The emergence of scientific thinking and methodology
The World-view of the Middle Ages
Technological Innovation during
the Middle Ages
-During the first centuries of the Middle Ages, scholars concentrated their intellectual activities mainly on the Christian faith.
-Add fact Scientific issues were hardly ever discussed in depth by the intellectual élite, however. One of the
reasons, according to the modern historian Michael Postan, was that medieval intellectuals simply “had no time for occupations like science.”
-Another reason certainly was that most clerics and scholars of the early Middle Ages did not have access to the vast amount of scientific literature written in Greek before and during the Roman Empire.
-Latin prevailed in Western Christianity, but only very few books written in or translated into Latin contained scientific subject matter.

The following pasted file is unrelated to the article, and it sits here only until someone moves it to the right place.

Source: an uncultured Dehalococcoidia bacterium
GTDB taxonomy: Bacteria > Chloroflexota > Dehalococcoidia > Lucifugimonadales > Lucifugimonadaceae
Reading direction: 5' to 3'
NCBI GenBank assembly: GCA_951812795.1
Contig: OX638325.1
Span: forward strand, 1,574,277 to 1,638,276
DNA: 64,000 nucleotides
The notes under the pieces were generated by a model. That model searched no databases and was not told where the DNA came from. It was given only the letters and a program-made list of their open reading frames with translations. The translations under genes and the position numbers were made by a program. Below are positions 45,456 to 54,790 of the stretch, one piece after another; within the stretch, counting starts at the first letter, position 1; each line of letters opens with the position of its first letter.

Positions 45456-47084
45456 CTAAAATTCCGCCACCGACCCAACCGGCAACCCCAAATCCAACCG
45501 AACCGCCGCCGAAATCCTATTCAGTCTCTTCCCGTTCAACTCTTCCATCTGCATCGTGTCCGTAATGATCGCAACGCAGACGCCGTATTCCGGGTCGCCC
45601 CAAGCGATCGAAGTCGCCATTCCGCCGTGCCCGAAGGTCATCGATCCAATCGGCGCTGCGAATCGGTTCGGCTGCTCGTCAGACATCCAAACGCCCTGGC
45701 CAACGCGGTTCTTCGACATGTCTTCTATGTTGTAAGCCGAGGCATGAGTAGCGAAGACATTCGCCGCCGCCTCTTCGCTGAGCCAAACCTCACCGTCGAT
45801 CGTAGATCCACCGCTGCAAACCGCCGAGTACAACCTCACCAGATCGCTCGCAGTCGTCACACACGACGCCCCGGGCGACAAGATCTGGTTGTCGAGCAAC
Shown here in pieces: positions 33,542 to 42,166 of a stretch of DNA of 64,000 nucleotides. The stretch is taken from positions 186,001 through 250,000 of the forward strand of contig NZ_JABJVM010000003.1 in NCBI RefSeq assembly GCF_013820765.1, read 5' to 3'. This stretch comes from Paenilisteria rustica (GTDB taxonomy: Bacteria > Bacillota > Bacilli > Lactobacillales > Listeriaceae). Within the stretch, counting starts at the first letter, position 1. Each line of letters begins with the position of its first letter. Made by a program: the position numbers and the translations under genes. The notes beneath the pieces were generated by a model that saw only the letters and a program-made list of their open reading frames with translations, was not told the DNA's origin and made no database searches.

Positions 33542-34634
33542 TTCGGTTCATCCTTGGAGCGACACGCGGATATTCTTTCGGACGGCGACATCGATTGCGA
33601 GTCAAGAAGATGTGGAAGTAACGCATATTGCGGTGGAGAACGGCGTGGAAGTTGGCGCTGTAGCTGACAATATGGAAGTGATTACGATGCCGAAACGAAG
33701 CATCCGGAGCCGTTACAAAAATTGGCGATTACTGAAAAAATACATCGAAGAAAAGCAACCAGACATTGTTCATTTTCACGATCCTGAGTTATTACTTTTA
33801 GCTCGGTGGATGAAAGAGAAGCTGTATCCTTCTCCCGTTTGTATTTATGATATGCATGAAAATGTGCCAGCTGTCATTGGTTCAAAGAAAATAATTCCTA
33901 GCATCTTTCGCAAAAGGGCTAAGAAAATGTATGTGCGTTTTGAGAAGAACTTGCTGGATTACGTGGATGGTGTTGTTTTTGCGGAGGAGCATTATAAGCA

-One of the few Greek philosophers whose works had been translated into Latin was Plato. For most of the thinkers of the early Middle Ages, Plato’s works provided suitable clues for the view of the natural world in the light of Christianity.
-The view of heaven and earth during the Middle Ages was based upon concepts developed by Aristotle and by the Greek geographer and mathematician Ptolemy.
-In the Middle Ages, the earth was considered to be the stationary center of the universe, with the Sun, the Moon, and the planets turning around it in spheres of their own.
-The four elements to be found on earth (earth, water, fire, and air) were absent from the celestial realm, which was composed of divine ether.